Reduce CO2 by mineral carbonation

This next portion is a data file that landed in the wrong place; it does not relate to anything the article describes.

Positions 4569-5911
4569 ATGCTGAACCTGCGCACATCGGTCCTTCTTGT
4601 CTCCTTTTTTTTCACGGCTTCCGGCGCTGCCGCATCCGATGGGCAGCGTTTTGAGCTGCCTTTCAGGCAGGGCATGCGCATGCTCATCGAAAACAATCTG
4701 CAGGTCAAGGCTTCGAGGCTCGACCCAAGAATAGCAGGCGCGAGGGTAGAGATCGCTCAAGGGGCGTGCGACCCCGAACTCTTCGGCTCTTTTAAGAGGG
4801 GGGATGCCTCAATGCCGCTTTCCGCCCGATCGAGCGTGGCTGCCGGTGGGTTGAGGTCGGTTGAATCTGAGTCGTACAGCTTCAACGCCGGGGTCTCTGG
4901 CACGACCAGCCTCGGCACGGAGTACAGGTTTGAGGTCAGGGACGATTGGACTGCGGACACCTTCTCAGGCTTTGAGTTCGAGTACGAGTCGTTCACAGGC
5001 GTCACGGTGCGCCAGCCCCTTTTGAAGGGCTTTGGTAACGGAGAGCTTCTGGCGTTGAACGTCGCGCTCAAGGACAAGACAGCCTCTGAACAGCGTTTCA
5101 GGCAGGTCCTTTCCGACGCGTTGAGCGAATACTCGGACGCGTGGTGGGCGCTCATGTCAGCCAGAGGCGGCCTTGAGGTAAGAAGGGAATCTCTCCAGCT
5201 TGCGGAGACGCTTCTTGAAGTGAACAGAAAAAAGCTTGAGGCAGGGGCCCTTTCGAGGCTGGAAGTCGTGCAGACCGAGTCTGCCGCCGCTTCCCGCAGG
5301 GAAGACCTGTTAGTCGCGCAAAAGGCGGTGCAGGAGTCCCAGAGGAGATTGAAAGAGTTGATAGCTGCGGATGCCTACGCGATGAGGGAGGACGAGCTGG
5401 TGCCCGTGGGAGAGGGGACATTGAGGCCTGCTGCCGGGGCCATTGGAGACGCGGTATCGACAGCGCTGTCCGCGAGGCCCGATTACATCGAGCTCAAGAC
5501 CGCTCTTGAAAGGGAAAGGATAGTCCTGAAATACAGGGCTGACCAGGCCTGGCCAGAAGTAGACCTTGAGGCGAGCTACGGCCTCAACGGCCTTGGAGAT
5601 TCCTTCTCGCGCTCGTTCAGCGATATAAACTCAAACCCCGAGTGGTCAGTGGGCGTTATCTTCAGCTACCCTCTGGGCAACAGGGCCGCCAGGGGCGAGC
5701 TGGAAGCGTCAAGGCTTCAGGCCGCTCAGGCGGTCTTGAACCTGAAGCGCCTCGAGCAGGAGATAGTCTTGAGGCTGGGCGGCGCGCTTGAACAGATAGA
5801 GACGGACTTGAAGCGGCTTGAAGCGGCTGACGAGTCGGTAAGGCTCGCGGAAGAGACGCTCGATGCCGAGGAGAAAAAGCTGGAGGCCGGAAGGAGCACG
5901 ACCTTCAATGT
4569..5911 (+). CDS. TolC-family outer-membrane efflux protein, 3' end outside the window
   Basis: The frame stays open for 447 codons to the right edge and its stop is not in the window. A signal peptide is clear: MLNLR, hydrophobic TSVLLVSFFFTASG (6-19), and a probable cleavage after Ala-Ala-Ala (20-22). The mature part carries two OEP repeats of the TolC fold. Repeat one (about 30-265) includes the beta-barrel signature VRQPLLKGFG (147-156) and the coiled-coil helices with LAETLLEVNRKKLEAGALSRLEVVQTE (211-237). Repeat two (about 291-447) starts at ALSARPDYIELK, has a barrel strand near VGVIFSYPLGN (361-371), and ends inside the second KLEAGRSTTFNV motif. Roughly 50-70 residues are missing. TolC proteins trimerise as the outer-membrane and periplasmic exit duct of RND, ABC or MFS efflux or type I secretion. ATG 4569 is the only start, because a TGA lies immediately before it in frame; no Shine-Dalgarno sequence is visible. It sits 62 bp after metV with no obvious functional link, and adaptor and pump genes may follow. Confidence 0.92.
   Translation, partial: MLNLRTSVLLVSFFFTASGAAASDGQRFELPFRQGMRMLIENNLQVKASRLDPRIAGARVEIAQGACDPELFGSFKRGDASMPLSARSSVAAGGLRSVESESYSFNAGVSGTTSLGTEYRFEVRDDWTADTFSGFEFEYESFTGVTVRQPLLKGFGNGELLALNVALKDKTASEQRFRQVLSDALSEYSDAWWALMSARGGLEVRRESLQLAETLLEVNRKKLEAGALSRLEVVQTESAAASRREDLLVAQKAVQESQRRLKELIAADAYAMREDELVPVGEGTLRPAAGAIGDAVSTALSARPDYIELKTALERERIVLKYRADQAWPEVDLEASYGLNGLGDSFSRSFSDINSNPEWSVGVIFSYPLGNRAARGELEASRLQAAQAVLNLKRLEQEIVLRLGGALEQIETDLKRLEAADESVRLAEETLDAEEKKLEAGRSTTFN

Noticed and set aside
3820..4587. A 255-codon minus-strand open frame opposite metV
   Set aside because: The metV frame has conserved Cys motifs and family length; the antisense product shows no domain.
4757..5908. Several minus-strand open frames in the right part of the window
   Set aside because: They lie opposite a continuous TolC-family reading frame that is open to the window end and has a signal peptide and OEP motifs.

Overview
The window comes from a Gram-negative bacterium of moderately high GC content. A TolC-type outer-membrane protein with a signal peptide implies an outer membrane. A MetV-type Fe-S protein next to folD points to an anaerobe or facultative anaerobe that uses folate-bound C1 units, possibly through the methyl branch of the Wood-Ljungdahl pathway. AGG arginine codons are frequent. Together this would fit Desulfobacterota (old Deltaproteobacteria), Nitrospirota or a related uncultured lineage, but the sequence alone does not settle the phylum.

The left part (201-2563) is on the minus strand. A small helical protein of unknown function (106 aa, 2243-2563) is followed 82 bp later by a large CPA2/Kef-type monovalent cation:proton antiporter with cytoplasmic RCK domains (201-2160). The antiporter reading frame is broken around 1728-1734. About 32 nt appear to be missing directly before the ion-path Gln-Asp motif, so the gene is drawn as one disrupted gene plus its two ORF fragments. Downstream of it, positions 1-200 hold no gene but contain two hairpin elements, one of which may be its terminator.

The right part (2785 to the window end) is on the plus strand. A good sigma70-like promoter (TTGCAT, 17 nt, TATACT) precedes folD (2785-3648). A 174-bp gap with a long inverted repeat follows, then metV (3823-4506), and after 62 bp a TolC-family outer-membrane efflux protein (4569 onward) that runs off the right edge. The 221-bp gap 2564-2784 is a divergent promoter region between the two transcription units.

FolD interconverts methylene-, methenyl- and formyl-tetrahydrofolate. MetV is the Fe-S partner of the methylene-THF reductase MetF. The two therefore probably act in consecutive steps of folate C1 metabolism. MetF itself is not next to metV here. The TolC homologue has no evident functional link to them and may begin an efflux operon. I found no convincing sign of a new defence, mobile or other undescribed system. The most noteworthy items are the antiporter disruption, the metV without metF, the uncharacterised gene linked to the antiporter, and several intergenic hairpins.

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Unwilling to reduce their energy consumption, the United States is seeking technical means to limit the resulting greenhouse gas emissions without significant additional costs, for example by capturing these gases at the source. The country, which has fossil fuel reserves for about a century, prefers to consume "clean" rather than less. At the Goldwater Laboratory of Arizona State University, Andrew Chizmeshya and Michael McKelvy are studying a method to neutralize carbon dioxide (CO2) by combining it at high temperature with two available minerals (olivine and serpentine) in an aqueous solution of sodium bicarbonate and sodium chloride. The reaction produces magnesium carbonate, a stable compound that can be easily stored. At present, the minerals must be pretreated to prevent the formation of a kind of surface crust which considerably slows down the reaction. But these precautions increase the cost of the device, estimated at about 70 dollars per tonne while the target is 10 dollars. The two researchers, working with a dozen scientists from four other laboratories, have thus developed a micro-reactor (for which they have applied for a patent) in order to observe the process of mineral carbonation at the atomic level and to see how to break the incriminated crust as it is formed. This work could also pave the way for the development of a process for the reprocessing of asbestos fibers. Overall, the Department of Energy devotes some 80 million dollars annually to the financing of 65 CO2 capture and storage research projects, to which is added 18 million dollars from the Department of Agriculture - two posts in rise in the Bush Administration's latest budget.

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